By Steven Mufson and David Cho
Washington Post Staff Writers
Friday, May 8, 2009
The federal government reported yesterday that the financing arm of General Motors will need to raise $9.1 billion in new capital to ensure the firm's stability in the face of heavy losses in mortgage and auto lending and, sources said, possibly as much as $4 billion more to cover costs related to loans for Chrysler.
The sum is among the biggest required for any U.S. financial institution subjected to the government stress test, and could prove difficult for GMAC Financial Services to raise because of the limited nature of its business and the poor quality of its loans. The firm has struggled to raise money from private investors in the past and has already received $5 billion in federal assistance.
The government could end up providing much, if not all, of the needed capital, but it remained unclear where that money would come from. Analysts said that if GMAC relies on federal funds to meet new capital requirements, the government could end up owning a majority stake in the firm.
GMAC, which is a separate company from the Detroit automaker, is critical to the success of GM and Chrysler because it provides money to dealers buying cars for showrooms and to consumers purchasing vehicles. Part of the Obama administration's restructuring plan for Chrysler was that GMAC would also begin providing new financing to Chrysler dealers and customers. But a senior financial industry executive said that federal regulators have also calculated that it would cost GMAC $4 billion if it were to ultimately assume Chrysler Financial's existing dealer and consumer business.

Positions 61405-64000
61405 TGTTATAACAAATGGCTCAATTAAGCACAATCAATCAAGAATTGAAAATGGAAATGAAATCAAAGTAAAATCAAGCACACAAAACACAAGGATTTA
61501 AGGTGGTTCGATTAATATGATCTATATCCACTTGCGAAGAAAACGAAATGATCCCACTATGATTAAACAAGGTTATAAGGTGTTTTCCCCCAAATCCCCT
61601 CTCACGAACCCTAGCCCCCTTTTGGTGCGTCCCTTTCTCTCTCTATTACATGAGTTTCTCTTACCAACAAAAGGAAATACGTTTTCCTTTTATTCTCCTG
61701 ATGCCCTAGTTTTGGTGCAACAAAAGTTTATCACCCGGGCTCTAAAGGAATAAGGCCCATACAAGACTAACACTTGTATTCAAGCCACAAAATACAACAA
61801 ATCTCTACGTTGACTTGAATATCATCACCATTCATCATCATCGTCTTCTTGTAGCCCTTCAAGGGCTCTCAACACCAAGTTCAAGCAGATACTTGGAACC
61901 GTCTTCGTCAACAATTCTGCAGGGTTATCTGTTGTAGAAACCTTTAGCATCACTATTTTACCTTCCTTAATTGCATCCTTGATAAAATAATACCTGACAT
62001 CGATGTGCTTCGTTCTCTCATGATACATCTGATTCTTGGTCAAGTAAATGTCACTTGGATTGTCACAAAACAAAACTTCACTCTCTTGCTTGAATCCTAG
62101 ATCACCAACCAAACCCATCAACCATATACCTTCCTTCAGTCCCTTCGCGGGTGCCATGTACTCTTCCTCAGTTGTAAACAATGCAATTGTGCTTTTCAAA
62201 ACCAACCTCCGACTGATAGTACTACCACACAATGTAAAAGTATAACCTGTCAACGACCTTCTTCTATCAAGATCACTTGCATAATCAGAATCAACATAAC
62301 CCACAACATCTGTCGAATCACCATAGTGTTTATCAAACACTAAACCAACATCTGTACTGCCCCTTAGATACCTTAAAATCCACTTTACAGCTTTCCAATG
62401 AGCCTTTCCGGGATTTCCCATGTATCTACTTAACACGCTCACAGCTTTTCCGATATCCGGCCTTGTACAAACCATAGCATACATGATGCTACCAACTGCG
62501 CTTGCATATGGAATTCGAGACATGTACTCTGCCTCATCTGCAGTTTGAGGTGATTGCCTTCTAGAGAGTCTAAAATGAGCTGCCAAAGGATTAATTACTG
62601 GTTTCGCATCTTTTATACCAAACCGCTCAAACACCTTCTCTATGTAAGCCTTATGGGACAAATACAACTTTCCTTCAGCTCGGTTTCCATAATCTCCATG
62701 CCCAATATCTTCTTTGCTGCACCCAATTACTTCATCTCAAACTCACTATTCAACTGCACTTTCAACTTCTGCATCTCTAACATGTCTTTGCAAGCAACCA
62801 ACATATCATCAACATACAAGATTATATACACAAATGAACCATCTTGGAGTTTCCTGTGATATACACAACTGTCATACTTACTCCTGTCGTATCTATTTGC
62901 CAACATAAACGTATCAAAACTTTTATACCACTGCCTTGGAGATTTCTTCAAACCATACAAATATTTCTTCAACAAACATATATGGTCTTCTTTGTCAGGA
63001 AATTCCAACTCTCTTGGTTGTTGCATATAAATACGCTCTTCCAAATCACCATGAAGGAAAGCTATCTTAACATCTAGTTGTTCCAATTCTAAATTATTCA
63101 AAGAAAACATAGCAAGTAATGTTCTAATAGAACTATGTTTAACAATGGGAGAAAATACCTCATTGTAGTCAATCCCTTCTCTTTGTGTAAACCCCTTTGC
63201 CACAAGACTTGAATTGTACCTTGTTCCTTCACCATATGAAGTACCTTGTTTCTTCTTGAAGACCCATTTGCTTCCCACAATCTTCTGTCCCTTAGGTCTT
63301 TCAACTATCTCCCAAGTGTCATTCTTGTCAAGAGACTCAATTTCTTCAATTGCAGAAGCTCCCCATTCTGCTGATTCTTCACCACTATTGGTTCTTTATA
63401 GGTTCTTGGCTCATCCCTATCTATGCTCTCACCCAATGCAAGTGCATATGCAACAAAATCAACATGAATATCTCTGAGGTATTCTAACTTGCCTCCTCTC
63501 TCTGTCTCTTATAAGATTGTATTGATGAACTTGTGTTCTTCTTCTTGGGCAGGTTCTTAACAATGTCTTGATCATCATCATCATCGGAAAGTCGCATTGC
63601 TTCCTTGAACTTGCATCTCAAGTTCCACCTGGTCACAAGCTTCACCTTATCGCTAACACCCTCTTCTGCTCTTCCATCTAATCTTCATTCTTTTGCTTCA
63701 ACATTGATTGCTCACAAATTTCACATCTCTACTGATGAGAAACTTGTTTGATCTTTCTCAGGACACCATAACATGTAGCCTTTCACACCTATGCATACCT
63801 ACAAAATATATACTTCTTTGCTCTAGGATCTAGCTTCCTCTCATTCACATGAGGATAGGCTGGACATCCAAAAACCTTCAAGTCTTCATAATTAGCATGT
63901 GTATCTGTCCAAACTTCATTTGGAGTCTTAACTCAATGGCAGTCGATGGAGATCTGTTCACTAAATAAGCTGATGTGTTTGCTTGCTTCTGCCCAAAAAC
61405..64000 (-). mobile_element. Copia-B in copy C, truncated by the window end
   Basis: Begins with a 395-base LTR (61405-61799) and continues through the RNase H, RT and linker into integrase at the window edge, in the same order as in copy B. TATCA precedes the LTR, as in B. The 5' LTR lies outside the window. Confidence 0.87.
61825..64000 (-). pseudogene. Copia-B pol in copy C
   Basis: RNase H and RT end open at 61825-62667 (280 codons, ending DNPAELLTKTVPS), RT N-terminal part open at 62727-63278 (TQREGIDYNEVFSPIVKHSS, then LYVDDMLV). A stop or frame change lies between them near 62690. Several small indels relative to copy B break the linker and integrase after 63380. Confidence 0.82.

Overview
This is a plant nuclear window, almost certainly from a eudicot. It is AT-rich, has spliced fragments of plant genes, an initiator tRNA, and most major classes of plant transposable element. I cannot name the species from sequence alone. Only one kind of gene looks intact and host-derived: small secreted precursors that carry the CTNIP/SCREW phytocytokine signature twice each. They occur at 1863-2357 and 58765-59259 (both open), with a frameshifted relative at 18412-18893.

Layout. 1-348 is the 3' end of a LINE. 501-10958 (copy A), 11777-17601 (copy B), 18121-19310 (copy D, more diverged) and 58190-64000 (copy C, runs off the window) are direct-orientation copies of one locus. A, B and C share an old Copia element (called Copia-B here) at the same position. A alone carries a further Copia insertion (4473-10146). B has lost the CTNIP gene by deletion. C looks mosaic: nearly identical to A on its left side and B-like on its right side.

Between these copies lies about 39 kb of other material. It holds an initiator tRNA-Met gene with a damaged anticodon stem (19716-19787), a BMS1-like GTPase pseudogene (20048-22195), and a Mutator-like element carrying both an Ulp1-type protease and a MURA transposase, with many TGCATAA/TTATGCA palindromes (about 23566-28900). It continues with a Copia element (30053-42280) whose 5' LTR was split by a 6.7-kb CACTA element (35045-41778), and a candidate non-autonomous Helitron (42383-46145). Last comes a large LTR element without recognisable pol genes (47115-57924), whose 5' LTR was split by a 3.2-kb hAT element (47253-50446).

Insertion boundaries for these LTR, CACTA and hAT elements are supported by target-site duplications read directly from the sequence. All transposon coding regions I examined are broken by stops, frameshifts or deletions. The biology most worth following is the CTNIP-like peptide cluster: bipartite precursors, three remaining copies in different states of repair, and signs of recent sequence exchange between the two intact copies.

The $9.1 billion of new capital would be designed to bolster the existing GMAC against the adverse scenario included in the federal government's recent "stress test" of major financial institutions. Regulators said that GMAC faced substantial risks of new defaults, particularly in mortgage and consumer automobile lending. GMAC's focus on those areas has made the firm more vulnerable to losses during the economic downturn than more diversified banks, said the executive.
GM's restructuring would cause substantial losses as a result of both the closing of hundreds of dealerships and of lower values for repossessed, leased or trade-in vehicles, said sources familiar with the government's stress-test results.
GMAC must give the Federal Reserve Bank of Chicago a financing plan by June 9 and raise the new capital by Nov. 9. The lender said it was considering the sale of shares of common stock or of preferred shares that would later be converted into common shares. "We support the government's efforts to shore-up the banking system and expect that the additional capital raised will further strengthen GMAC and aid in achieving our strategic objectives," GMAC chief executive Alvaro G. de Molina said in a statement.
In addition to raising $9.1 billion in new capital, GMAC is expected to convert the Treasury Department's $5 billion of preferred shares into $2.4 billion of common shares.